The fallout from James Kelman’s appearance at the Edinburgh Book Festival continued in The Sunday Herald. I’m not sure what’s happened to this paper and its weekly sister The Herald in the last year. At the moment they remind me of the kids in the playground pushing unwilling participants into the middle of a circle and chanting ‘fight, fight, fight’. Jasper Hamill’s article (see below) talks of ‘brutal put downs’ and ‘blistering attacks’ and goes on to describe how ‘Literary Scotland’ has been ‘torn apart’ by Kelman’s comments. Really? I know newspapers are having to create controversy as they increasingly lose out to other medium when it comes to breaking the news, but their current editorial stance, at least in terms of covering art and culture, is desperate. Much as I love the idea of fights breaking out behind Charlotte Square between gangs of ‘genre’ and ‘radical’ writers, circling each other like The Sharks and The Jets, this is just an attempt to reaffirm those old, and surely now redundant, categories of ‘high’ and ‘low’ art.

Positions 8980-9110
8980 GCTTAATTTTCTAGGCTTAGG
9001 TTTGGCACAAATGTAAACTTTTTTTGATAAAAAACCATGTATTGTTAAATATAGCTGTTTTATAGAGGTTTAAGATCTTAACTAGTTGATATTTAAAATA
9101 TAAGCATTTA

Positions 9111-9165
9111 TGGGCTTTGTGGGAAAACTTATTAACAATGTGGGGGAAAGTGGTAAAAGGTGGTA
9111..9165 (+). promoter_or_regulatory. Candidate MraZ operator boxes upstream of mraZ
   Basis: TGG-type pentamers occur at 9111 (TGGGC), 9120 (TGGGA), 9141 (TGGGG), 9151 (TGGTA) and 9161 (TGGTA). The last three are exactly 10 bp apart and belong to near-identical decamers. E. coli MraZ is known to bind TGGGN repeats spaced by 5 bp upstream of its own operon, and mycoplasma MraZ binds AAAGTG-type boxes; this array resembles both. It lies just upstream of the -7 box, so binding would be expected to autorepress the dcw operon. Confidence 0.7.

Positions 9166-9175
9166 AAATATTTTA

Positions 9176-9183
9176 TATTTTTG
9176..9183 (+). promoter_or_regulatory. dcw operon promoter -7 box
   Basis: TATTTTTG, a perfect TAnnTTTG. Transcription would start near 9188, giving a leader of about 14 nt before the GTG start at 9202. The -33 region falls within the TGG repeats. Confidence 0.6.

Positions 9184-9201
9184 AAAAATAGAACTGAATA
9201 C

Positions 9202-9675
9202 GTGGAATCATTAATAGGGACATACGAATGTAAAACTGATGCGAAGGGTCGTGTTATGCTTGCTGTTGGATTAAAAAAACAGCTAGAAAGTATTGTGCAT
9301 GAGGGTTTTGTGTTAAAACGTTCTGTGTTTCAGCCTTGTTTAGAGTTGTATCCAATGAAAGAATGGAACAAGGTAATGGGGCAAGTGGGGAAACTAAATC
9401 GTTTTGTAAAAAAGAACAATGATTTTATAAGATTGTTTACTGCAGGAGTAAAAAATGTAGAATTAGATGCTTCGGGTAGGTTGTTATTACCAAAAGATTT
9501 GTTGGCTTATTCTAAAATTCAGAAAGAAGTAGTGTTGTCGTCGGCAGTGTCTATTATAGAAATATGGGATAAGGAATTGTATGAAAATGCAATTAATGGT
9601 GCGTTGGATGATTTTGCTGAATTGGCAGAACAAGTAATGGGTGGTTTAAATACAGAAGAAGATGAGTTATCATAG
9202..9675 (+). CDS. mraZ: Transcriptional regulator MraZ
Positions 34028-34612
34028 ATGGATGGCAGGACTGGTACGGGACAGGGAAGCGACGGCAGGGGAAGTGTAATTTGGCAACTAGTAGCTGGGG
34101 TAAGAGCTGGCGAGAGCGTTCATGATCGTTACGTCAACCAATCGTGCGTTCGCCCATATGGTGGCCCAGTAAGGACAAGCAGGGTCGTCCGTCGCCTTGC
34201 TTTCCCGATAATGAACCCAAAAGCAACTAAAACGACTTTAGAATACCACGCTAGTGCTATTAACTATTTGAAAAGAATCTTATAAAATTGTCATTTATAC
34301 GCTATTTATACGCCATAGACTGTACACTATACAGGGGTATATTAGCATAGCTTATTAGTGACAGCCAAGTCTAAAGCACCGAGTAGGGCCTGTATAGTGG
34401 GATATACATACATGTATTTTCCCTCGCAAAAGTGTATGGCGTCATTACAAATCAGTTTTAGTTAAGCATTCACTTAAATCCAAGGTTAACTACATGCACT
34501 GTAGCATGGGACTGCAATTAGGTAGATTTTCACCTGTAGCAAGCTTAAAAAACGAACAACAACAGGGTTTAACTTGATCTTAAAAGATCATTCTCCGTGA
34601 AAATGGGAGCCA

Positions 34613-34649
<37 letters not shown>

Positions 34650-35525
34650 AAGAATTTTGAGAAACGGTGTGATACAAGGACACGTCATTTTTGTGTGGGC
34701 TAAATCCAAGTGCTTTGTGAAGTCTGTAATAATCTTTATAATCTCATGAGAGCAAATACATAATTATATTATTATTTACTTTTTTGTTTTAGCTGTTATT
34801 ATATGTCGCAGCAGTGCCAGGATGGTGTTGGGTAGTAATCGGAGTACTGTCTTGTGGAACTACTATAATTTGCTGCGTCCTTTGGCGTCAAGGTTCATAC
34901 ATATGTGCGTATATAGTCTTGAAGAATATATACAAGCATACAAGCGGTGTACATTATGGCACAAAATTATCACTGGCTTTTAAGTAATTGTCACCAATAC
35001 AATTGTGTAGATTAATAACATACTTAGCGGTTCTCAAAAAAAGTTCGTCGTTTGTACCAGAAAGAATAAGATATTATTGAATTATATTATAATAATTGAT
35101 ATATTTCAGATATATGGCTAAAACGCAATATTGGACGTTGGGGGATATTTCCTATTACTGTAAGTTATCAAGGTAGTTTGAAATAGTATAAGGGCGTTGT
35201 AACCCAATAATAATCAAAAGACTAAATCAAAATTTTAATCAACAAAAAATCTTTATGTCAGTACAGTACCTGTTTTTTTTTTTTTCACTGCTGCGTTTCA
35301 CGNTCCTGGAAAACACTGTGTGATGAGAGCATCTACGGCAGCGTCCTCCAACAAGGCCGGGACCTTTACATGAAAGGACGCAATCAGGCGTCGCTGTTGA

I may be wrong about this, but I don’t believe that Kelman is making these points for personal gain. He speaks on behalf of writers who do not fit any ‘genre’, and therefore are not easily packaged. His profile has never been higher, and part of that profile is ‘the angry man of Scottish letters’, something he will be fully aware of, and uses to try and effect change. Although his critical acclaim may not transfer to Rankinesque sales, nobody could argue that he lacks status. His argument was consistent with his wider concerns about suppression of language and the working classes by the education system and a capitalist society. The 2003 collection of essays and talks “and the judges said…” properly deals with his views and is well worth looking at, even if you don’t agree, although the novels are the real place to understand his political and artistic stance. Denise Mina’s opinion piece (also below), written to answer Kelman’s accusations, concludes that such arguments only push readers towards genre fiction. She may be right, but must see that such a state of affairs is not desirable. Genre fiction by definition only admits certain styles and voices. If other fiction is pushed aside then Scotland’s literature is diminished. The real shame about the sensational coverage of this debate, the personal attacks and divisive language, is that they obscure a very important conversation that could be taking place about the best way to introduce and promote literature to make it more inclusive rather than exclusive.